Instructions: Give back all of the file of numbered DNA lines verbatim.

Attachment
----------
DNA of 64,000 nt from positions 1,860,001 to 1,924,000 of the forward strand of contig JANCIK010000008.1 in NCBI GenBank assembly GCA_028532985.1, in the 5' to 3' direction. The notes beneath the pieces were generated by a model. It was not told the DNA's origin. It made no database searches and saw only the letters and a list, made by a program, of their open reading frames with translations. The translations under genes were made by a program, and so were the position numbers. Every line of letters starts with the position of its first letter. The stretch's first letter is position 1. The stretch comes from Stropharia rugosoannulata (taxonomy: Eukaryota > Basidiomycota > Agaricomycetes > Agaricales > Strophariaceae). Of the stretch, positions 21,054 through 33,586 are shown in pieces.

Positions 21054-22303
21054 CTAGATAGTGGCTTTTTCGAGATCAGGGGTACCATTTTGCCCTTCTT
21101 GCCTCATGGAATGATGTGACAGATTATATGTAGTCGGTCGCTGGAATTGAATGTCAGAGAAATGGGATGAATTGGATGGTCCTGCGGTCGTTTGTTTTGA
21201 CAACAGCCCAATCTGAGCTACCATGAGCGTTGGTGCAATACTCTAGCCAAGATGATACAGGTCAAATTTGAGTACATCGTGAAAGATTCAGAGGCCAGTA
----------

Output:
DNA of 64,000 nt from positions 1,860,001 to 1,924,000 of the forward strand of contig JANCIK010000008.1 in NCBI GenBank assembly GCA_028532985.1, in the 5' to 3' direction. The notes beneath the pieces were generated by a model. It was not told the DNA's origin. It made no database searches and saw only the letters and a list, made by a program, of their open reading frames with translations. The translations under genes were made by a program, and so were the position numbers. Every line of letters starts with the position of its first letter. The stretch's first letter is position 1. The stretch comes from Stropharia rugosoannulata (taxonomy: Eukaryota > Basidiomycota > Agaricomycetes > Agaricales > Strophariaceae). Of the stretch, positions 21,054 through 33,586 are shown in pieces.

Positions 21054-22303
21054 CTAGATAGTGGCTTTTTCGAGATCAGGGGTACCATTTTGCCCTTCTT
21101 GCCTCATGGAATGATGTGACAGATTATATGTAGTCGGTCGCTGGAATTGAATGTCAGAGAAATGGGATGAATTGGATGGTCCTGCGGTCGTTTGTTTTGA
21201 CAACAGCCCAATCTGAGCTACCATGAGCGTTGGTGCAATACTCTAGCCAAGATGATACAGGTCAAATTTGAGTACATCGTGAAAGATTCAGAGGCCAGTA